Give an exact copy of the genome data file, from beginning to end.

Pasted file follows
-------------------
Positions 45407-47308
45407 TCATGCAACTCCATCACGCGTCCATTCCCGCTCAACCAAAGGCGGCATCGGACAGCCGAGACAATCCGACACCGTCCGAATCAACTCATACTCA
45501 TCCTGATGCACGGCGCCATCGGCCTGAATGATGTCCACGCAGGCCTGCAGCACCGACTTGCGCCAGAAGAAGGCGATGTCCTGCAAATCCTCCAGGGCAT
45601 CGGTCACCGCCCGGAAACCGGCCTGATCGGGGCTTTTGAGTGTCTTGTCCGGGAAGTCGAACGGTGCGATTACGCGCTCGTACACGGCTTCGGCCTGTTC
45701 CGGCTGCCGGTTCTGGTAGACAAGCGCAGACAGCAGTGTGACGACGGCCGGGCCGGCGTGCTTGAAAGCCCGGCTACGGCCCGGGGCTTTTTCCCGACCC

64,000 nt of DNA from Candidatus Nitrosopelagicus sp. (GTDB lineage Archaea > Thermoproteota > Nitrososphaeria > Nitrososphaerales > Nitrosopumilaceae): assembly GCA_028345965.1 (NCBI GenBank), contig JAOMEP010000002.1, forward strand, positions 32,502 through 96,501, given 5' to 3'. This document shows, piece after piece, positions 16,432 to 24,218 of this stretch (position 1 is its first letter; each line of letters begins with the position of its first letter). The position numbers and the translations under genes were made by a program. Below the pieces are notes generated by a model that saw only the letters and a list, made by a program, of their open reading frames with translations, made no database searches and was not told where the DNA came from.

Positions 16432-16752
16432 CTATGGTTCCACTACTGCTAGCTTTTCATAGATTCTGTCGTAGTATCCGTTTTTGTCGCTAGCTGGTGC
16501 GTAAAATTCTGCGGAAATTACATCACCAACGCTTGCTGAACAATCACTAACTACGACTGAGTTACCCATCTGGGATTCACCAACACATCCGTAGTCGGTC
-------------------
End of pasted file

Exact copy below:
Positions 45407-47308
45407 TCATGCAACTCCATCACGCGTCCATTCCCGCTCAACCAAAGGCGGCATCGGACAGCCGAGACAATCCGACACCGTCCGAATCAACTCATACTCA
45501 TCCTGATGCACGGCGCCATCGGCCTGAATGATGTCCACGCAGGCCTGCAGCACCGACTTGCGCCAGAAGAAGGCGATGTCCTGCAAATCCTCCAGGGCAT
45601 CGGTCACCGCCCGGAAACCGGCCTGATCGGGGCTTTTGAGTGTCTTGTCCGGGAAGTCGAACGGTGCGATTACGCGCTCGTACACGGCTTCGGCCTGTTC
45701 CGGCTGCCGGTTCTGGTAGACAAGCGCAGACAGCAGTGTGACGACGGCCGGGCCGGCGTGCTTGAAAGCCCGGCTACGGCCCGGGGCTTTTTCCCGACCC

64,000 nt of DNA from Candidatus Nitrosopelagicus sp. (GTDB lineage Archaea > Thermoproteota > Nitrososphaeria > Nitrososphaerales > Nitrosopumilaceae): assembly GCA_028345965.1 (NCBI GenBank), contig JAOMEP010000002.1, forward strand, positions 32,502 through 96,501, given 5' to 3'. This document shows, piece after piece, positions 16,432 to 24,218 of this stretch (position 1 is its first letter; each line of letters begins with the position of its first letter). The position numbers and the translations under genes were made by a program. Below the pieces are notes generated by a model that saw only the letters and a list, made by a program, of their open reading frames with translations, made no database searches and was not told where the DNA came from.

Positions 16432-16752
16432 CTATGGTTCCACTACTGCTAGCTTTTCATAGATTCTGTCGTAGTATCCGTTTTTGTCGCTAGCTGGTGC
16501 GTAAAATTCTGCGGAAATTACATCACCAACGCTTGCTGAACAATCACTAACTACGACTGAGTTACCCATCTGGGATTCACCAACACATCCGTAGTCGGTC